Source: Tehran Times
Iran's deputy tourism minister on Monday said that anti-Iranian sentiment or Iranophobia, which has long been forged and spread by some Western governments and media, has not prevented foreign travelers from visiting the country.
"During the past [Iranian calendar] year (ended March 19), despite all the
[sanctions-related] issues and [some foreign] attempts to tarnish Iran's
international image, we have had a 52.5 percent increase in foreign arrivals
compared to a year earlier," Vali Teymouri said, IRNA reported.
Referring to the "ineffectiveness" of an Iranophobia project, which is pursued by the "enemies", the official said the number of foreign arrivals in the country has also increased in the first seven months of the current year compared to the same period last year.
He pointed out that the biggest tourism challenge that Iran faces is that it is still somewhat "unknown" for many potential travelers.
"I, as an expert, who have been working in the field of tourism for the past twenty years, believe that the main challenge of our travel industry is that Iran is internationally unknown. Moreover, over the past years, an Iranophobia project [orchestrated] by our enemies have been added too."
Some travel associates see better prospects for tourism sector of the country as policies for shielding the currency against the U.S. sanctions are taking effect.
To cope with such propaganda campaign, Teymouri said, "Currently, tourism and diplomacy packages have been prepared to be sent with the help of Foreign Ministry to various countries for further familiarization with Iran."
Last November, the Trump administration reinstated sanctions on Iran, mainly the ones that had been lifted under the 2015 nuclear deal, in order to batter Iran's economy.
The sanctions together with anti-Iran propaganda campaigns have decreased Western tourists but Iran has managed to compensate the blow even flourishing its tourism by doing its best to attract more from neighboring states.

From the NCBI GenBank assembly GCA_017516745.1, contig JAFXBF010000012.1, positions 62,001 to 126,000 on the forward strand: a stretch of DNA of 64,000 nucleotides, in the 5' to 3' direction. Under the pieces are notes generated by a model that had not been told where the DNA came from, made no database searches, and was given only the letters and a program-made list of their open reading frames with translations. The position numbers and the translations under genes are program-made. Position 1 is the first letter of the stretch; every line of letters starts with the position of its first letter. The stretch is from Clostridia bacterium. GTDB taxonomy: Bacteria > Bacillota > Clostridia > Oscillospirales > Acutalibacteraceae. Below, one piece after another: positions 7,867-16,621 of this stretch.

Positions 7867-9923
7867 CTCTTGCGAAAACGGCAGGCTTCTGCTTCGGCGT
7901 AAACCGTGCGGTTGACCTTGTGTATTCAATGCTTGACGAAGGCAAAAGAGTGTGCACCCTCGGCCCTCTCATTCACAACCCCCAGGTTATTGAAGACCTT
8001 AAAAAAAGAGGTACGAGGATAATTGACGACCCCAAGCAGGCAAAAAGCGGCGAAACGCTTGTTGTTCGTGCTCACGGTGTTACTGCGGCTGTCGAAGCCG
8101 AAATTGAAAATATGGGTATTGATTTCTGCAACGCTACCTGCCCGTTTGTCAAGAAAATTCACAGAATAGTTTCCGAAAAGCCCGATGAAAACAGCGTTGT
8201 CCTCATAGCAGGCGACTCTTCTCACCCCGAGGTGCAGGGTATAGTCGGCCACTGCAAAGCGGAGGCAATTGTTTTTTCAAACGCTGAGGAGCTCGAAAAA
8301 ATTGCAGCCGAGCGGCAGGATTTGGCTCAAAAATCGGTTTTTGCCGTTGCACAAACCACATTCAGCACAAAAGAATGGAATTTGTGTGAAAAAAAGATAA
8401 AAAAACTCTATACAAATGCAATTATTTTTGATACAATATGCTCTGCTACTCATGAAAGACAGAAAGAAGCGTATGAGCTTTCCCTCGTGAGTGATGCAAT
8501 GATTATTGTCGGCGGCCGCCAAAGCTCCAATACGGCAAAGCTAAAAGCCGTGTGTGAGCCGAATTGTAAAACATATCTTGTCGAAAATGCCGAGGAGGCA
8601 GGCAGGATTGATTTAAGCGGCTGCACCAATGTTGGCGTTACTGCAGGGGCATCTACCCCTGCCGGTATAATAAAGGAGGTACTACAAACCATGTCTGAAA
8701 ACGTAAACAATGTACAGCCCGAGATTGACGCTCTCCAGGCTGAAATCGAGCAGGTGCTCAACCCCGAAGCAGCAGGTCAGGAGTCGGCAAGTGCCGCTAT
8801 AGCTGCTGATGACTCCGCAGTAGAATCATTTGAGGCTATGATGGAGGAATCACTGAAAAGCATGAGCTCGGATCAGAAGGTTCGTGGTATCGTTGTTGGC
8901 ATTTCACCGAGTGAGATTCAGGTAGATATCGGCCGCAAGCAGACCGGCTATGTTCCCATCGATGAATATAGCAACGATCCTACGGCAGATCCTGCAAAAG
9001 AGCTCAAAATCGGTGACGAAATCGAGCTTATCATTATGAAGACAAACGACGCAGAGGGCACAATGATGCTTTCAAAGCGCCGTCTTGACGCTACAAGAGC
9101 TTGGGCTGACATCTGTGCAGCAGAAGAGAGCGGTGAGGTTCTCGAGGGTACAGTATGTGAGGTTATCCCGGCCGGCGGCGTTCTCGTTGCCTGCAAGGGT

Iran has also eased traveling for people from Iraq, China, Republic of Azerbaijan, Afghanistan, Turkey, Pakistan, and several other countries who arrive in Iran for medical, pilgrimage and cultural heritage purposes.
Some two million Iraqi nationals visited Iran during the first seven months of the past Iranian calendar year, constituting Iran's largest source of inbound passengers.
Iran also eyes to have a bigger share of Chinese tourism, as it, in a unilateral measure, recently approved to waive the visa requirement for the Chinese passport holders.
The World Travel & Tourism Council's latest report indicates that Iraq was the main source of tourism for Iran in 2018, as Iraqis constituted 24% of all inbound visitors. Other major sources were Azerbaijan (17%), Turkey (8%), Pakistan (4%) and Bahrain (2%). The remaining 46% came from the rest of the world.
WTTC's review of tourism spending in Iran in 2018 shows 93% of visitors spent for leisure purposes while only 7% spent on business purposes. The council ranked Iran 20th from among 185 countries in its 2017 power ranking, which evaluates countries in terms of absolute size growth measured in U.S. dollars in the field of travel and tourism.
Regarding to the downfall of potential Western visitors, Skift Inc., a New York City headquartered media company that provides news, research, and marketing services for the travel industry, said in July article that "Despite setbacks, [international] tour operators are optimistic about long-term growth in tourism to Iran, which in recent years has stepped up efforts to increase international visitation and has the stated goal of attracting 20 million annual visitors by 2025.
While the U.S. State Department has long issued strong advisories against traveling to Iran and despite tensions between the two countries, tour operators who spoke with Skift strongly disagree, maintaining that Iran has proven to be a safe and remarkably hospitable place for travelers, including Americans.
"It is a country that is often portrayed as unwelcoming, but the reality is quite the opposite," said Jenny Gray, the global product and operations manager of the Australia-based Intrepid Travel.
"Iranians are warm, friendly and eager to show off their country to foreigners. The feedback from our travelers is a testament to this."
"Once they [Iranian authorities] have been approved for entry [issuing visas], people are welcomed warmly-we've never encountered a problem or even a cold shoulder," said Robin Pollak, the president of Journeys International, which is offering Iran tours since 2015.
"People in Iran are very curious about visitors from a culture that is off-limits to them. They understand that American visitors do not reflect the way America is portrayed to them by their government," she added.
Iran embraces hundreds of historical sites such as bazaars, museums, mosques, bridges, bathhouses, madrasas, mausoleums, churches, towers, and mansions, of which 22 being inscribed on the UNESCO World Heritage list.
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